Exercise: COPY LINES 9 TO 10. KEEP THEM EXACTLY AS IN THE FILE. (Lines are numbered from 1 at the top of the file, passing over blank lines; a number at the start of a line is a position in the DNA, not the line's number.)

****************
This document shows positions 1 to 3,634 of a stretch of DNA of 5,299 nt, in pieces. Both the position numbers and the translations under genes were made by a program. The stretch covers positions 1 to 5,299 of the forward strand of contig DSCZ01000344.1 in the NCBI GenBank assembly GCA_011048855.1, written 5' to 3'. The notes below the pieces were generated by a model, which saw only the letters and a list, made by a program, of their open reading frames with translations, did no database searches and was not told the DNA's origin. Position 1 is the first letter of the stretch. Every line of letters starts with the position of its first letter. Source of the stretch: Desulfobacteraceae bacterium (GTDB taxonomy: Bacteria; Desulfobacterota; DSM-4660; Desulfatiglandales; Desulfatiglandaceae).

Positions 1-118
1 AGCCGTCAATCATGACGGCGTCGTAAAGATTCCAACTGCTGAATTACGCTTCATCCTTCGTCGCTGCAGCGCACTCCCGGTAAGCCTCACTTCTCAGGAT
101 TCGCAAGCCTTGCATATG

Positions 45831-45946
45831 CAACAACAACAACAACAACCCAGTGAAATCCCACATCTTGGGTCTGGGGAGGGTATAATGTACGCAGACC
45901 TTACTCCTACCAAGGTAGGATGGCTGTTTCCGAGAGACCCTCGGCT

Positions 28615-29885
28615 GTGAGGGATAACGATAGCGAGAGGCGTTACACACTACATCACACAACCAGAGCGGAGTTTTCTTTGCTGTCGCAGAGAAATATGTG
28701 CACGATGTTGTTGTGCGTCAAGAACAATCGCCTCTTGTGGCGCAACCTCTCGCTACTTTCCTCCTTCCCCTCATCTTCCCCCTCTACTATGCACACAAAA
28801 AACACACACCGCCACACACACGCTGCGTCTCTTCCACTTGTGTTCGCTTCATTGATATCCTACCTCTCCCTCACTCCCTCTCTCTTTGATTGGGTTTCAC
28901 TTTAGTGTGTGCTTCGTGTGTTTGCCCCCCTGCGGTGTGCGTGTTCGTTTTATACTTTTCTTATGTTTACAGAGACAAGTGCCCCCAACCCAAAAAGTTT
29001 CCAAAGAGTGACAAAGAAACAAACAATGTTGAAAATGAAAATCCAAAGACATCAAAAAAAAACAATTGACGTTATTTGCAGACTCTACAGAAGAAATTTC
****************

28615 GTGAGGGATAACGATAGCGAGAGGCGTTACACACTACATCACACAACCAGAGCGGAGTTTTCTTTGCTGTCGCAGAGAAATATGTG
28701 CACGATGTTGTTGTGCGTCAAGAACAATCGCCTCTTGTGGCGCAACCTCTCGCTACTTTCCTCCTTCCCCTCATCTTCCCCCTCTACTATGCACACAAAA